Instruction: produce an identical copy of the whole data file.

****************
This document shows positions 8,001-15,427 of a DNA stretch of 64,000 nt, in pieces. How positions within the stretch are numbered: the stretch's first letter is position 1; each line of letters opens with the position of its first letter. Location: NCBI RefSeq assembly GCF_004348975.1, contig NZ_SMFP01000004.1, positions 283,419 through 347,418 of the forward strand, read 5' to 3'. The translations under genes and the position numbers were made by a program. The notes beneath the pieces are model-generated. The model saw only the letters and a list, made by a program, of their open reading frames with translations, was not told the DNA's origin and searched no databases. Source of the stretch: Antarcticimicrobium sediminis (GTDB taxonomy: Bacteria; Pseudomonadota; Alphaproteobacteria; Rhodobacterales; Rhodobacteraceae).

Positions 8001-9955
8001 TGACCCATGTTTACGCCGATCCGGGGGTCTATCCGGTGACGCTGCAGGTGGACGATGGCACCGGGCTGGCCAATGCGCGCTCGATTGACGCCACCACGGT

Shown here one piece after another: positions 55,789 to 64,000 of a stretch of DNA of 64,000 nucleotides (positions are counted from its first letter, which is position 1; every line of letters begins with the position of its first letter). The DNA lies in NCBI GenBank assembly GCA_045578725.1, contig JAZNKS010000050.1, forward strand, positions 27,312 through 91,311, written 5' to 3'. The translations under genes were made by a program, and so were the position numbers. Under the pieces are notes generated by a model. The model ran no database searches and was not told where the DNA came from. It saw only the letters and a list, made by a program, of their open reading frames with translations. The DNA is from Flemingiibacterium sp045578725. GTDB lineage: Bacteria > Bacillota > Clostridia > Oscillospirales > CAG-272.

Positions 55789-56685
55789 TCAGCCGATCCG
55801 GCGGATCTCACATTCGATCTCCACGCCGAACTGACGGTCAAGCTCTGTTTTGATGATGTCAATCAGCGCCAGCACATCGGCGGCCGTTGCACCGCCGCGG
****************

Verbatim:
This document shows positions 8,001-15,427 of a DNA stretch of 64,000 nt, in pieces. How positions within the stretch are numbered: the stretch's first letter is position 1; each line of letters opens with the position of its first letter. Location: NCBI RefSeq assembly GCF_004348975.1, contig NZ_SMFP01000004.1, positions 283,419 through 347,418 of the forward strand, read 5' to 3'. The translations under genes and the position numbers were made by a program. The notes beneath the pieces are model-generated. The model saw only the letters and a list, made by a program, of their open reading frames with translations, was not told the DNA's origin and searched no databases. Source of the stretch: Antarcticimicrobium sediminis (GTDB taxonomy: Bacteria; Pseudomonadota; Alphaproteobacteria; Rhodobacterales; Rhodobacteraceae).

Positions 8001-9955
8001 TGACCCATGTTTACGCCGATCCGGGGGTCTATCCGGTGACGCTGCAGGTGGACGATGGCACCGGGCTGGCCAATGCGCGCTCGATTGACGCCACCACGGT

Shown here one piece after another: positions 55,789 to 64,000 of a stretch of DNA of 64,000 nucleotides (positions are counted from its first letter, which is position 1; every line of letters begins with the position of its first letter). The DNA lies in NCBI GenBank assembly GCA_045578725.1, contig JAZNKS010000050.1, forward strand, positions 27,312 through 91,311, written 5' to 3'. The translations under genes were made by a program, and so were the position numbers. Under the pieces are notes generated by a model. The model ran no database searches and was not told where the DNA came from. It saw only the letters and a list, made by a program, of their open reading frames with translations. The DNA is from Flemingiibacterium sp045578725. GTDB lineage: Bacteria > Bacillota > Clostridia > Oscillospirales > CAG-272.

Positions 55789-56685
55789 TCAGCCGATCCG
55801 GCGGATCTCACATTCGATCTCCACGCCGAACTGACGGTCAAGCTCTGTTTTGATGATGTCAATCAGCGCCAGCACATCGGCGGCCGTTGCACCGCCGCGG